A “Living Legend” came to Spokane Thursday to share some of the wisdom earned over more than 50 years in nursing and academia. Angela Barron McBride, Ph.D., was the 20th annual Cleveland Visiting Scholar at the WSU College of Nursing, giving two addresses to students, faculty and the public.
McBride’s message: you need to work at staying optimistic as you move through the different phases of your career.
“When I say ‘career optimism’ I don’t mean happy-face pins,” McBride said. “Crap happens every day. But an optimist looks at failures and setbacks as not personal, not permanent, and not pervasive.”
The Cleveland Visiting Scholar is an annual lecture named in honor of the WSU College of Nursing’s longest-serving dean, Thelma Cleveland. McBride is a nurse leader who has spent her career furthering the cause of nursing, and increasing knowledge and awareness of women’s mental health. She is Dean Emerita of the Indiana School of Nursing and served as president of both the Sigma Theta Tau nursing honor society and the American Academy of Nursing, the latter of which named her a “Living Legend.”
In her talk Tuesday morning at the College of Nursing, which was viewed by nursing students and faculty across the state via live video, McBride said there’s ample evidence that how a person sees things can be a factor in what happens about 40 percent of the time.
“Monitor how you think about stuff,” she said. “If you’re good, don’t think you lucked out. Think, ‘Honey, you’ve got that talent.’ Don’t think, ‘I’m not cut out to be a nurse.’ It’s better to say, ‘On Monday at 4 p.m. I was not swift.’”
She called certain self-criticism “Normal Crazy,” meaning the feelings are normal among workers, but when dissected, are pretty crazy. For instance, the feeling that if you don’t have all the answers, you don’t deserve to be in charge. Or that you should like everyone and everyone should like you.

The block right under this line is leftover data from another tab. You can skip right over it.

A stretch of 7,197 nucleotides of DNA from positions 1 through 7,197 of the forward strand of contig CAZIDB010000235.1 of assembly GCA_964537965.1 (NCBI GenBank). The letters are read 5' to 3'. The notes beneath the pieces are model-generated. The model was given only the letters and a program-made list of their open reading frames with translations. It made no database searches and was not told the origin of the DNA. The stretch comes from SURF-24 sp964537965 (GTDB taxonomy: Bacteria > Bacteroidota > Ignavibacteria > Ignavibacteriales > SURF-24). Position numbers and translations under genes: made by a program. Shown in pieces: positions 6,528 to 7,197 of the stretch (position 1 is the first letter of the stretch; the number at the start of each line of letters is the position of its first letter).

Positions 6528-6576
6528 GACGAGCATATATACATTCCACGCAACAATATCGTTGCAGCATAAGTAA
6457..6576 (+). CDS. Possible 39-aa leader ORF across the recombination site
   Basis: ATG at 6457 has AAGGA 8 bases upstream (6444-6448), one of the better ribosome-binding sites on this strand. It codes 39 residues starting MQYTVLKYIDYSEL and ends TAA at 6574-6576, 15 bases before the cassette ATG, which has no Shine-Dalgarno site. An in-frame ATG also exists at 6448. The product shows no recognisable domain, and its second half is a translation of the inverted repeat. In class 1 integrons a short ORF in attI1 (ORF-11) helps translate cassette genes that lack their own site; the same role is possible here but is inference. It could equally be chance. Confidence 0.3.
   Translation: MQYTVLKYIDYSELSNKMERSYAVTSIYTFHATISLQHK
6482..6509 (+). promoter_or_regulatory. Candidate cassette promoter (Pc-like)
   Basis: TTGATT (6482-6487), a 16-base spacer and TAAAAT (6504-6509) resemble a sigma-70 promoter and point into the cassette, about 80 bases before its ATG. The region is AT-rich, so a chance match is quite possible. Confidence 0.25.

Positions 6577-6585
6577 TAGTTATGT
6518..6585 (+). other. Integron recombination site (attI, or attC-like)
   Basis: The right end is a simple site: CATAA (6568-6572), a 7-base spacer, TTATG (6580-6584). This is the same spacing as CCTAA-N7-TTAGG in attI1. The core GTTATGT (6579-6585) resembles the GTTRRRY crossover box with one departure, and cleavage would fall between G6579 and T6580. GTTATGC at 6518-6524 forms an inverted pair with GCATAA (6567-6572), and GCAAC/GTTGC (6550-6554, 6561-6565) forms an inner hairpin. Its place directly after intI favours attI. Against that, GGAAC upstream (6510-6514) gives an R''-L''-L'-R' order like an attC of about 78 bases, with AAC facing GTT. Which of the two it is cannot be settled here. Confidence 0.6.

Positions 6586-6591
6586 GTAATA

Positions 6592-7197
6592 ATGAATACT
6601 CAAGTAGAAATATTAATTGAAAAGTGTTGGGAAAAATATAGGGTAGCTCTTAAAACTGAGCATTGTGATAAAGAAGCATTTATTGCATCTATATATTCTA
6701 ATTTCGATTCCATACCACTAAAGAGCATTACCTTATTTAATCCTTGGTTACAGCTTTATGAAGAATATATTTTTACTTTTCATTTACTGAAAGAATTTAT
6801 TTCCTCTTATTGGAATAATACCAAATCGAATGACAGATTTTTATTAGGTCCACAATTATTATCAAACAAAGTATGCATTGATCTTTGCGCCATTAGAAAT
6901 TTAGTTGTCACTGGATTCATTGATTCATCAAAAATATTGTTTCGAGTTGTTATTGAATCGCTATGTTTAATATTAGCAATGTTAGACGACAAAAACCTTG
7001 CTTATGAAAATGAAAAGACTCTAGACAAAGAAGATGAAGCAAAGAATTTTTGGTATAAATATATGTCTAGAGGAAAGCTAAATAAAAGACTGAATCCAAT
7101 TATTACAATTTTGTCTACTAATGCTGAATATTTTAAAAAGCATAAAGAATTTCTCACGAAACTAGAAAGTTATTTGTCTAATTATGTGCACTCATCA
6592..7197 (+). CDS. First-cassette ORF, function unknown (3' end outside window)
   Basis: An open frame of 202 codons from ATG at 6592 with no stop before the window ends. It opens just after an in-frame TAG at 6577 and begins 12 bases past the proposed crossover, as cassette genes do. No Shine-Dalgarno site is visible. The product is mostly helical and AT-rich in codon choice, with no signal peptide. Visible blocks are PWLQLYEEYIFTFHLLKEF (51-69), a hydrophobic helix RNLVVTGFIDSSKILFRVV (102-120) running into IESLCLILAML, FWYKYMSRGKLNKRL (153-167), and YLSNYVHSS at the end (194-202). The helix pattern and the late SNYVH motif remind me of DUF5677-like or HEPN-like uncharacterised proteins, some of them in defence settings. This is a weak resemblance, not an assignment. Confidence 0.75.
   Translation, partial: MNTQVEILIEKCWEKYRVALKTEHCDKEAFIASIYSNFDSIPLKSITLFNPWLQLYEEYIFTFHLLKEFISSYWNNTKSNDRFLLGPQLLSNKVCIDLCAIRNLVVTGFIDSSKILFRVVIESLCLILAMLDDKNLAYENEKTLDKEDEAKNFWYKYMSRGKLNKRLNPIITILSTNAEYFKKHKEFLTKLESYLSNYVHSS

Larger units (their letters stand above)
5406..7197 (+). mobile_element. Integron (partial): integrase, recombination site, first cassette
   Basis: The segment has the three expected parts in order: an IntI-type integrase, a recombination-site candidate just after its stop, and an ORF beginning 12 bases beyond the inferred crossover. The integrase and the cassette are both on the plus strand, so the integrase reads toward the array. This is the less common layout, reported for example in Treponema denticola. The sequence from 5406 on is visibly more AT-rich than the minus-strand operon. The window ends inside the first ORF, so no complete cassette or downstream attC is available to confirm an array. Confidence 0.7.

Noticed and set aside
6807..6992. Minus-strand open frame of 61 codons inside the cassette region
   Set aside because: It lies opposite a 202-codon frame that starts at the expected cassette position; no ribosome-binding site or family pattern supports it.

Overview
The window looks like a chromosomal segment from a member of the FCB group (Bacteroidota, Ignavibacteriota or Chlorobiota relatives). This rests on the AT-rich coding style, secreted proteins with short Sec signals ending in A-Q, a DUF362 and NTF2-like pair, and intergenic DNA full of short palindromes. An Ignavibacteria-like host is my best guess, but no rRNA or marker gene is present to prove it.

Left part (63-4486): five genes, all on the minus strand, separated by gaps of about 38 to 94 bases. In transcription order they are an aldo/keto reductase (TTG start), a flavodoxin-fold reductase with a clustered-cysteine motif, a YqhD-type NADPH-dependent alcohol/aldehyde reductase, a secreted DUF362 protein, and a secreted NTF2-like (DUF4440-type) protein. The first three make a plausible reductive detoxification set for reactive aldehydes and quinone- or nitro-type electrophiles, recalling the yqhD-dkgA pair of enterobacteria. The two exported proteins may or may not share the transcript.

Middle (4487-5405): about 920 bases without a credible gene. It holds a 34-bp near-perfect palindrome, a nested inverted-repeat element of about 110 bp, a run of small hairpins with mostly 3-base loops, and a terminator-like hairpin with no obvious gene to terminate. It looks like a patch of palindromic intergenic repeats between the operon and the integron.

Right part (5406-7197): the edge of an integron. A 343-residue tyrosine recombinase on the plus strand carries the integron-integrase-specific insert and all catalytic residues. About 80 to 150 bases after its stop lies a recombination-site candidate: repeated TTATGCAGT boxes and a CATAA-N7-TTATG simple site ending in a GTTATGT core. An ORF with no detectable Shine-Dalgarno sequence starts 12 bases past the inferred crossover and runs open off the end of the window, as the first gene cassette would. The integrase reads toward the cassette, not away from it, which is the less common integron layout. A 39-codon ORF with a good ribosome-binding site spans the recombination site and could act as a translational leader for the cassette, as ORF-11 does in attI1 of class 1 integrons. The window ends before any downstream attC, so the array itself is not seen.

“These Normal Crazy thoughts get in the way of a lot,” she said. People should expect a certain amount of failure in their lives, so that they’re not surprised by the fact they failed, or undone by it.
Her wide-ranging and entertaining talks included a sampler of life and career advice:
On finances: McBride said she wished she’d consulted a financial planner when she began her career. Nurses generally make a good salary and should be smart with it, she said, noting that for many years she saw her salary as “icing on the cake” of her enjoyable work.
On networking: “Don’t expect to be fully appreciated where you work,” she said. “That’s why it’s important to go to professional meetings, because colleagues elsewhere can be a major source of support and understanding.”
On attitude: Make yourself think about the good in your life. Associate with optimists instead of pessimists. And don’t compete to see who is more miserable.
On time management: Your to-do list should be guided by your priorities and values, not by busy work or someone else’s priorities.
On working with others: Don’t be quick to take offense and “don’t go ballistic, choosing option No. 10 when you haven’t tried options No. 1 through 9.”
On improving: Moses is the only person granted a 10-point plan to live by, McBride noted. Living with ambiguity, being diplomatic and navigating workplace politics – these are all skills that can be developed.
Having a career isn’t easy, she concluded; there are many instances where reality falls short of ideals. Said McBride, “Career optimism is the ability to stay hopeful and energized about one’s work, particularly in the face of adversity or failure.”
Thank you to the sponsors of the 20th Annual Cleveland Visiting Scholar: Empire Health Foundation, Kaiser Permanente, Providence Health Care, Sigma Theta Tau’s local Delta Chi chapter, WSNA, and the Inland Empire Nurses Association.